Franco Marinai grew up in Florence (Italy) where he was part of “Gruppo Stanza”, a group of six artists committed to political satire by means of silkscreen printing and photography.

After receiving a doctorate in Political Science from the University of Florence, he moved to New York where he turned to filmmaking, frequently showing his experimental films in some of the mythical venues of the East Village and Soho:
His 16mm film "Blue Pleasure" is still being shown (most recently in Germany, in Austria and in Brazil) in various retrospectives featuring the Downtown New York "NO-WAVE" cinema.
Winner of the Ann Arbor Film Festival in 1988, he was awarded the Jerome Foundation Filmmaking Fellowship in 1989. He has been twice the recipient of The New York Foundation for the Arts Fellowship in the category of filmmaking (1989, 2005).

In the past decade, he has expanded his artistic activity by devoting time to printmaking and to producing artist’s books in very limited editions.
His books and prints have been exhibited in solo and group shows internationally.


In December 2011, after Franco published the limited edition book titled COLOR FILM, the artist Douglas Collins, the powerhouse behind the nonfigurativephoto blog, emailed Franco a few questions before publishing a post featuring his chronophotographs.
Here is that interview.

DC: How did you get into making this kind of picture? 
What motivated you? 
How long have you been doing it?

FM: About the time I became a teenager I was given the key to a fantastic world of surprises and inventions.  I was given unrestricted access to the attic of my family’s home in Florence. There, among old uniforms, leopard skins, lion skulls, bows and arrows, swords, and other fascinating paraphernalia... (sometime in the mid 19th century one of my ancestors had been the British consul in Kenya where they owned a coffee plantation) anyway, in the attic, I was saying, I also found some old photographic equipment that had belonged to a grandfather I never met. I also found chemicals, old photographic paper - I still have it, unopened - and primitive batteries made out of glass jars of sulfur and coal. It was truly fascinating. I began tinkering.  With a piece of galena and with my father’s directions I built a radio receiver.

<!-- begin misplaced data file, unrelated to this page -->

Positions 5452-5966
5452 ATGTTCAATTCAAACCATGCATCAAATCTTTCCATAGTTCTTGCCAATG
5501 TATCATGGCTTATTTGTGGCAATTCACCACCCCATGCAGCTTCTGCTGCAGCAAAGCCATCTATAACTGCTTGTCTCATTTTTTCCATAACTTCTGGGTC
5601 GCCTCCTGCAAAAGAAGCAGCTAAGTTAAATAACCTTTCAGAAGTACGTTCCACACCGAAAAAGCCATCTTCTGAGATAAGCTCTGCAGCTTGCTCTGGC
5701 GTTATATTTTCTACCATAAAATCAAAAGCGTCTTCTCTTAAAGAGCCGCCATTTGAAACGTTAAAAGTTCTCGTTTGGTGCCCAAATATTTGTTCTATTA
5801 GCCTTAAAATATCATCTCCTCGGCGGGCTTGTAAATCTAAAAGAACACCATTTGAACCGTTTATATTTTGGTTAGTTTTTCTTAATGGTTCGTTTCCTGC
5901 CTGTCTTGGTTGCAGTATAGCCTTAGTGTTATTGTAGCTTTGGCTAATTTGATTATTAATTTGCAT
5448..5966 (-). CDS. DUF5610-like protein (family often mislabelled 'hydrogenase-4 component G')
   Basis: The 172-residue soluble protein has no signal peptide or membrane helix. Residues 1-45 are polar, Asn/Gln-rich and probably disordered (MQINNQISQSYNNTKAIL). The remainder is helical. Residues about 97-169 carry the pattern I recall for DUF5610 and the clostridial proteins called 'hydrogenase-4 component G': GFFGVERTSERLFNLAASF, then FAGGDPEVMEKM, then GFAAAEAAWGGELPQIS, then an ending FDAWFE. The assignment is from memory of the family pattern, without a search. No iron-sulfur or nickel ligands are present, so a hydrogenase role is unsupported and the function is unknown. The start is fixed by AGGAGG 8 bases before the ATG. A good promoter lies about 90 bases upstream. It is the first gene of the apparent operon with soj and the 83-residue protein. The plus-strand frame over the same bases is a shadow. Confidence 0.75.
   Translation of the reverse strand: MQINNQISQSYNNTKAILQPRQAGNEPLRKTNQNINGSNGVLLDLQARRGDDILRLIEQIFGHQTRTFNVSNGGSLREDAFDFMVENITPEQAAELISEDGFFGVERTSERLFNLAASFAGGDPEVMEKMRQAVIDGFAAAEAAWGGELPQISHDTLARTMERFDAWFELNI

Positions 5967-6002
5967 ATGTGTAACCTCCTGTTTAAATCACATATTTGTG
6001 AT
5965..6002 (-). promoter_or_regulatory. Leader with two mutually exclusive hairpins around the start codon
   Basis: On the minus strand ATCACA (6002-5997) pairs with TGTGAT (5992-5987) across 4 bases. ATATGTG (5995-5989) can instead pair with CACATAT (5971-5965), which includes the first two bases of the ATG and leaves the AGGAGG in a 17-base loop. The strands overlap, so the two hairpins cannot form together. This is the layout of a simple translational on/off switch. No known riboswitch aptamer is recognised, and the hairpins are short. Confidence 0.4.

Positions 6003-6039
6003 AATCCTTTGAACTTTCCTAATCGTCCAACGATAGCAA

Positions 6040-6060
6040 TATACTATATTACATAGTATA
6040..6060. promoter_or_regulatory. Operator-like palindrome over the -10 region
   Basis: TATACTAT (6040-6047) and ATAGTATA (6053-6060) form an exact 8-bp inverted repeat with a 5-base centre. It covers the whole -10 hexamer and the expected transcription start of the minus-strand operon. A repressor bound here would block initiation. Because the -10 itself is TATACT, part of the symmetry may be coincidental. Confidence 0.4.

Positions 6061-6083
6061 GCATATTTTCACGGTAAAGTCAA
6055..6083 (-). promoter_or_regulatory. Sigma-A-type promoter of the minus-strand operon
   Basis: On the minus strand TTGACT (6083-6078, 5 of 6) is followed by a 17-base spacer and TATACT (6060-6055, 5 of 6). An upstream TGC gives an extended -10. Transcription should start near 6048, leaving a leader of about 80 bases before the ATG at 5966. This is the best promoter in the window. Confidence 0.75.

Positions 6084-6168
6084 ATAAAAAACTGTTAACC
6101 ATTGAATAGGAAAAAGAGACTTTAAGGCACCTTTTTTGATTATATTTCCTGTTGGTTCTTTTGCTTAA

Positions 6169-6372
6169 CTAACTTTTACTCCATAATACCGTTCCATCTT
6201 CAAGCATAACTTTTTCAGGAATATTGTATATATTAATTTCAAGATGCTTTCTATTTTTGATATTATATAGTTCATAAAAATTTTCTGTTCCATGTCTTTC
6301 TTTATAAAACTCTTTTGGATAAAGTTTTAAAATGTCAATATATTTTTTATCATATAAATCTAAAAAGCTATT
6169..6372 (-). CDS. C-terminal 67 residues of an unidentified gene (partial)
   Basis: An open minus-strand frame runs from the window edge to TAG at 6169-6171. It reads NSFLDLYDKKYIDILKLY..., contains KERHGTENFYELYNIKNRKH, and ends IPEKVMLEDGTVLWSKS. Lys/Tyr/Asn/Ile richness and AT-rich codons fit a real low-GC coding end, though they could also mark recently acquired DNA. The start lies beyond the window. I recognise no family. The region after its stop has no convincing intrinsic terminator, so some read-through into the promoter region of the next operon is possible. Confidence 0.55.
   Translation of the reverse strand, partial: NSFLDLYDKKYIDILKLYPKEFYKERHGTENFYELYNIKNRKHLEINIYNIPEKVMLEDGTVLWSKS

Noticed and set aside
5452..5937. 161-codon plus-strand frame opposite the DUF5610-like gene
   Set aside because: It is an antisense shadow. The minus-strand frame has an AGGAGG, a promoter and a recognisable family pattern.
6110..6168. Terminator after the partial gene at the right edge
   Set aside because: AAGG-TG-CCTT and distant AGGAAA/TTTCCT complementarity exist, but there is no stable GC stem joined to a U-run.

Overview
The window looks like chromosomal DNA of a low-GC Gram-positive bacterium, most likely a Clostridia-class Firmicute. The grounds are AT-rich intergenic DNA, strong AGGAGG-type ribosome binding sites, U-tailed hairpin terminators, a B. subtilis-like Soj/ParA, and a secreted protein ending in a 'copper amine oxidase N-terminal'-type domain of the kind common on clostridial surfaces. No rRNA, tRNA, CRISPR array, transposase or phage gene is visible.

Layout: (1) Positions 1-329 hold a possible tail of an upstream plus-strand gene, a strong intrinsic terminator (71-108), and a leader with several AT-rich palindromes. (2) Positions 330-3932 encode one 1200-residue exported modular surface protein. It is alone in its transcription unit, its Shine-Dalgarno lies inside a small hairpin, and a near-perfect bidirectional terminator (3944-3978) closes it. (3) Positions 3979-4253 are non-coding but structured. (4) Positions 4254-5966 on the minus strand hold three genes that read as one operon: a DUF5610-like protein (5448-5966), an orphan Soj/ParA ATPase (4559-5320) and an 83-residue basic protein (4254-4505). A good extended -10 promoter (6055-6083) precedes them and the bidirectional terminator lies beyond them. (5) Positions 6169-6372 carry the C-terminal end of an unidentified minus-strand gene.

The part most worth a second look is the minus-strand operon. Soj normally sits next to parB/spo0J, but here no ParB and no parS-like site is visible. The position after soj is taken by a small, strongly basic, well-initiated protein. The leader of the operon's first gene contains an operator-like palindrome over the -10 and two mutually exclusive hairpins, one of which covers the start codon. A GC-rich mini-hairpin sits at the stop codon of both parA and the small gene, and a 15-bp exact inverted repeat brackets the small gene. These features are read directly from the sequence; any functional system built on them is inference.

At one point I set up a darkroom in what had been the coal storage room, in the cellar. I developed and printed by contact, mixing chemical powders that had been stored for decades in crumbled up paper, with no guidance but some old manuals.
So, my approach to photography was very much driven by curiosity and the experimental.  Mucking around was the driving force. Process is still a great deal of what I am involved with now, considering my involvement with photogravure…
Going back to your question, for the longest time I had been captivated by a photograph of Jaques-Henri Lartigue, the one with the distorted car speeding out of the frame while the spectators are tilted in the opposite direction as if the car was pulling the ground off their feet. I enjoyed its immediacy, its imprecision and its aerodynamic appeal, more or less like the futurists, I guess.
A few years ago I got a book on the error in photography (Fautographie). Apparently, Lartigue’s picture was the result of a photographic mistake, a “bad” picture. The book had an explanation for what might have led to that photograph: the malfunctioning of the shutter curtain. I was intrigued. I searched off and online, got some ideas on how to mimic that effect and started experimenting with a cheap Holga camera which I modified with a device made from an empty medicine bottle, plumbing supplies from Home Depot and lots of black tape.
I used 120 B&W negative film that I developed in the bathroom. I kept on going out, shooting randomly, shooting anything that moved basically. I used the camera both hand held and on a tripod, often attracting the curiosity of passerby’s and the NYPD too “never seen this contraption, what does it do?” all the while not daring to venture into the subway which is eventually what I will do at one point because I can predict really great shots, like many others which I am not going to anticipate at this time.
Anyway, back to the B&W, I used snippets of those films to produce a number of photogravures (two of them will be featured in the “Multiple Encounters 2” exhibition in New Deli this coming January) and, encouraged by the unexpected and promising outcomes, I upgraded to a Bronica SQA and improved the apparatus. I started shooting “motion pictures” with color reversal film. You see some of the results in COLOR FILM.